In 2001 he received a visit from members of the FBI task force looking into misconduct by City of Miami cops. Coming forward was tough. After he moved to North Lauderdale and began speaking with the feds, he would hear footsteps outside his house at night and see Miami Police cruisers parked nearby. But soon he told prosecutors, a grand jury, and then everyone at the federal trial of the other officers his version of the events on I-395 and his connection to another shooting in Coconut Grove.

Seven officers, including Beguiristain and Quintero, were convicted. The seven appealed but lost in a decision handed down this past July. They asked for their appeal to be heard again but were denied. The July decision became final last month.

None of the officers has been sent off to federal prison yet, although they will be soon. Beguiristain recently requested that Judge Gold allow him to surrender in early January so he can spend Christmas and New Year’s with his family, as well as make arrangements for his disabled son.

Hames — who now lives in Deltona, Florida, northeast of Orlando — likely hasn’t kept in touch with the other thrown-down gun cops. (Both Hames and his attorney, Richard F. O’Brien III, declined to be interviewed for this story.) But in the recently filed lawsuit, he claims he deserves the pension.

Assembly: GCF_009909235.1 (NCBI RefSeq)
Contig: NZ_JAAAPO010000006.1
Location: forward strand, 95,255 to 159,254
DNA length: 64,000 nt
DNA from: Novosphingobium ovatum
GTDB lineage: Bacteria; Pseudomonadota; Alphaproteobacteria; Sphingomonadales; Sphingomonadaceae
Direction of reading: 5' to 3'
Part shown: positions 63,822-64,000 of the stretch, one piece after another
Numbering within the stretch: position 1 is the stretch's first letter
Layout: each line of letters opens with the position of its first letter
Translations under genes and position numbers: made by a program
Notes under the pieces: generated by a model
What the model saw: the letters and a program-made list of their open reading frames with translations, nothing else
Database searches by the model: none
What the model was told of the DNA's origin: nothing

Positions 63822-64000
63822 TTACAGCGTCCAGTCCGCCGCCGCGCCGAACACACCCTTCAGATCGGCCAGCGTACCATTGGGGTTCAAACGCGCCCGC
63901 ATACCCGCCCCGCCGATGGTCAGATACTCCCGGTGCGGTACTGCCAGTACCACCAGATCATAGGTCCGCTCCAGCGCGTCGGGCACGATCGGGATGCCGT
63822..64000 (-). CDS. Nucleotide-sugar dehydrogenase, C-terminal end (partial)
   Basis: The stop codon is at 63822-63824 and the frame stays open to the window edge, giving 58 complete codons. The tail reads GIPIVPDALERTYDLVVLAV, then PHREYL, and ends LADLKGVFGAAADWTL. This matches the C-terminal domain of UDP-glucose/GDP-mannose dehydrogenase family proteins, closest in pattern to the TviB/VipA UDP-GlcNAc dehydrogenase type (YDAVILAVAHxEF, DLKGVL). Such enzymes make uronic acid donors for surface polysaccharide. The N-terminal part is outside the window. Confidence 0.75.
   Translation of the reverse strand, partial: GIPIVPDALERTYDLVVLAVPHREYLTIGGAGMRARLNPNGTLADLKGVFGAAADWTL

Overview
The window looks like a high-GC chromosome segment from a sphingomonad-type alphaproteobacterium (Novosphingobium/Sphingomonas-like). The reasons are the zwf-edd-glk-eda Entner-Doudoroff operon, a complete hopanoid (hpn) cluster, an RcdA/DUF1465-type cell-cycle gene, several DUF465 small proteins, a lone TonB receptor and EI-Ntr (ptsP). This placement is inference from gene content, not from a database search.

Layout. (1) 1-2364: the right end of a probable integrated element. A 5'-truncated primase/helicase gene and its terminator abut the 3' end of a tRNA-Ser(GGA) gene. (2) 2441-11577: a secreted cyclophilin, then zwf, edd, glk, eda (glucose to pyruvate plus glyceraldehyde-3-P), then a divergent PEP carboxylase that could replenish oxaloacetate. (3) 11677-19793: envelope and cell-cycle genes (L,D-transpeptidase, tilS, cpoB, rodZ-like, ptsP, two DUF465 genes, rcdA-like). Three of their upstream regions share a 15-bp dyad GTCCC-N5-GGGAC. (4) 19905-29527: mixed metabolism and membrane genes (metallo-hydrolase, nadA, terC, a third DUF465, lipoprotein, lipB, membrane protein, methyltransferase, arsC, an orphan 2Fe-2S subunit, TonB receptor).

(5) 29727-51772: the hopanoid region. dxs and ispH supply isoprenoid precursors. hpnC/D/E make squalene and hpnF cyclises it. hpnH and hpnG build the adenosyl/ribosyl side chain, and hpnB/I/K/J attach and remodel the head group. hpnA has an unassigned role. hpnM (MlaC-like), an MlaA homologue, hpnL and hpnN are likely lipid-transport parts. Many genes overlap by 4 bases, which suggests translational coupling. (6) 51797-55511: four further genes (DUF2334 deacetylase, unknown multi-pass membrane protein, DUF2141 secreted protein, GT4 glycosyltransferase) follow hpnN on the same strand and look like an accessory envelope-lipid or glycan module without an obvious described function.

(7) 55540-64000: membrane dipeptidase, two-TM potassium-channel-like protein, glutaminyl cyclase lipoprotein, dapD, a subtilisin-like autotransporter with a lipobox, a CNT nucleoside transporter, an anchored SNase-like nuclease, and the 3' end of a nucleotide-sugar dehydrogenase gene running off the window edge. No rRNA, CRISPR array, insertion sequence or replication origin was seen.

The case will not be decided without controversy. Most of the crimes specified in state law revolve around embezzlement, theft, or fraud involving public office or funds. Nova Southeastern law professor Bob Jarvis says Hames doesn’t have a chance of holding on to his pension. His decision to testify against his former colleagues doesn’t eclipse his previous lies, Jarvis says. “Because he’s not a good guy, he doesn’t deserve his pension.”

Hames recently asked federal Judge Patricia Seitz to stop the pension forfeiture process. He claimed he wouldn’t have a meaningful chance to appeal.

Judge Seitz sided with the funds’ managers in late September and denied the restraining order because his pension has not yet been officially revoked. She disagreed with Hames’s contention about the fairness of any appeal. That suggests Seitz won’t consider his case until the pension boards reach a firm decision and courts rule against him.

Which could take years.